Hospital puts pharmacists in ED to reduce med errors

December 1, 2014

A Texas hospital has stationed pharmacists in its emergency department in hopes of reducing medication errors.

A Texas hospital has stationed pharmacists in its emergency department (ED) in hopes of reducing medication errors.

According to a report by NPR, Children’s Medical Center in Dallas is using pharmacists who specialize in emergency medicine to examine each prescription to ensure both the dose and the prescription are correct. The hope is that the pharmacists will identify and correct errors that often result from bad handwriting, confusion over dosing units, or similar sounding medications.

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"Every single order I put in is reviewed in real time by a pharmacist in the emergency department prior to dispensing and administering the medication," Chief Quality Officer Rustin Morse, MD, told NPR.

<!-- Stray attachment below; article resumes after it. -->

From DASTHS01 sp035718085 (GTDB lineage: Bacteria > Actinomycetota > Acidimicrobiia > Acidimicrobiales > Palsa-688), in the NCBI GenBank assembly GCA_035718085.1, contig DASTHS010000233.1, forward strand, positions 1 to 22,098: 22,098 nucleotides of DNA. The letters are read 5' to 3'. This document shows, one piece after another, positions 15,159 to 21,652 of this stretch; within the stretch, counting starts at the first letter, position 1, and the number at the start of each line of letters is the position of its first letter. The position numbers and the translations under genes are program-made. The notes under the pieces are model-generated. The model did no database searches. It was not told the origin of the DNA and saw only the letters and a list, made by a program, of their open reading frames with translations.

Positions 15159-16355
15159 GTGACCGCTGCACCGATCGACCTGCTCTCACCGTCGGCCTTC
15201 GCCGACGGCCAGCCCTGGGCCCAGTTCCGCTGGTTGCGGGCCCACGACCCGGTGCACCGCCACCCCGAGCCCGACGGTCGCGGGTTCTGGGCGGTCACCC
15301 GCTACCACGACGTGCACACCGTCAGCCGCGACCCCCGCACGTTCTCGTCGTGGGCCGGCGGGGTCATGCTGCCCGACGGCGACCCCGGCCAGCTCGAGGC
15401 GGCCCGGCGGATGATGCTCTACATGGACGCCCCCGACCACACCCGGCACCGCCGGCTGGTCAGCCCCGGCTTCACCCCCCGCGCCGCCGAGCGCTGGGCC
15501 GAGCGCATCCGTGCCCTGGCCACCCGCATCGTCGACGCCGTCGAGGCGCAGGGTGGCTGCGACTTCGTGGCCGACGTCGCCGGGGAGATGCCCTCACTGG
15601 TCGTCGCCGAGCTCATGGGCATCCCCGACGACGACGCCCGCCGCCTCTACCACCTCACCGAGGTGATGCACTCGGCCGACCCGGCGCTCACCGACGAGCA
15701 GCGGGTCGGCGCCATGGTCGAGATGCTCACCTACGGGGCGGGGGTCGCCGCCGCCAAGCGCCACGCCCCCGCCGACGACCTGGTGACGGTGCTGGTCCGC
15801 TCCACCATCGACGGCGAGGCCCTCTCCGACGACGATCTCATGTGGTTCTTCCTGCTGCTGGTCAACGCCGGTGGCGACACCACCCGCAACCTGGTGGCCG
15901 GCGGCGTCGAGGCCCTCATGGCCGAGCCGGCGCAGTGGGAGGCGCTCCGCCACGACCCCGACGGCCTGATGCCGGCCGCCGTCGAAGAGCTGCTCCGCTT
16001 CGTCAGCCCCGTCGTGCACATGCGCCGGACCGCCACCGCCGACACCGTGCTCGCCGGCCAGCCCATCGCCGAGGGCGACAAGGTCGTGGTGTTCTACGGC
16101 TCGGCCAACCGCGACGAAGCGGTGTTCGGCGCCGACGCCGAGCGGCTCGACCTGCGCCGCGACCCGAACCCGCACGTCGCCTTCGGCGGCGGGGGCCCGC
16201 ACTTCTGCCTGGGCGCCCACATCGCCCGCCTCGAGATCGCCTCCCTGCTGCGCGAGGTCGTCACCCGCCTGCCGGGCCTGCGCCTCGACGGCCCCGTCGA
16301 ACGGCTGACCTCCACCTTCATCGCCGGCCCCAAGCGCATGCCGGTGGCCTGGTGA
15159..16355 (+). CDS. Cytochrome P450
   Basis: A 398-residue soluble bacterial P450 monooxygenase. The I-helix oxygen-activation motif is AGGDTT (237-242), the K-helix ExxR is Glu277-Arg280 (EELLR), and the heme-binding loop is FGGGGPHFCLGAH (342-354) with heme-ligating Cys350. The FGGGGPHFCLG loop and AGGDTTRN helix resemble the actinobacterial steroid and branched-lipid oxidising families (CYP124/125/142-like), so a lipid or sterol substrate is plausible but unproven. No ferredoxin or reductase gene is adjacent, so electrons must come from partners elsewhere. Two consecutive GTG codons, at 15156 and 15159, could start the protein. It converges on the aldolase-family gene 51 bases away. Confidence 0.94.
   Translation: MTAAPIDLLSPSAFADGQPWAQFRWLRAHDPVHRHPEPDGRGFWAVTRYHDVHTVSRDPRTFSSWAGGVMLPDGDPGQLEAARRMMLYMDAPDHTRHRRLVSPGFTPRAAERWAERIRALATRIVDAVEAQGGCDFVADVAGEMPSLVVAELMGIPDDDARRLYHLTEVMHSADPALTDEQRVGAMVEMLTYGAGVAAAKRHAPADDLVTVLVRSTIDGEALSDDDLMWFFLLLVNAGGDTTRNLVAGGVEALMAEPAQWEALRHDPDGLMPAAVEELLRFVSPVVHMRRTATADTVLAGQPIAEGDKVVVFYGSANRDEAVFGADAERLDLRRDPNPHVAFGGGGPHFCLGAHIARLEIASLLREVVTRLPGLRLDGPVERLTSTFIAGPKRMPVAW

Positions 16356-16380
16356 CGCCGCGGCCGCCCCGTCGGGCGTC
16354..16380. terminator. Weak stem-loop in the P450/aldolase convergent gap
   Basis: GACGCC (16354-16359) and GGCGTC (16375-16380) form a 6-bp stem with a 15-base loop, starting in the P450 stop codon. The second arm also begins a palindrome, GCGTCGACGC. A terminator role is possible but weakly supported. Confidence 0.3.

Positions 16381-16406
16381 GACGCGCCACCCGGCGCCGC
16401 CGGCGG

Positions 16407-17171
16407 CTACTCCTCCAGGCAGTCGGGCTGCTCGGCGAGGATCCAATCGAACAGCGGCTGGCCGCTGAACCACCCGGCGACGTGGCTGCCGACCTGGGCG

Morse said the pharmacist review is particularly important at a children’s hospital because children are more likely to be hurt by a medication error than adults.

At Children’s Medical Center, pharmacists review nearly 20,000 prescriptions a week, focusing on factors such as a patient’s weight, other medications, and allergies. 

James Svenson, MD, associate professor of emergency medicine at the University of Wisconsin, said having pharmacists in every ED is cost-prohibitive, especially for smaller hospitals.  "If you're in a small [ED], it's hard enough just to have adequate staffing for your patients in terms of nursing and techs, let alone to have a pharmacist sitting down," he told NPR. "If the volume isn't there, it's hard to justify."

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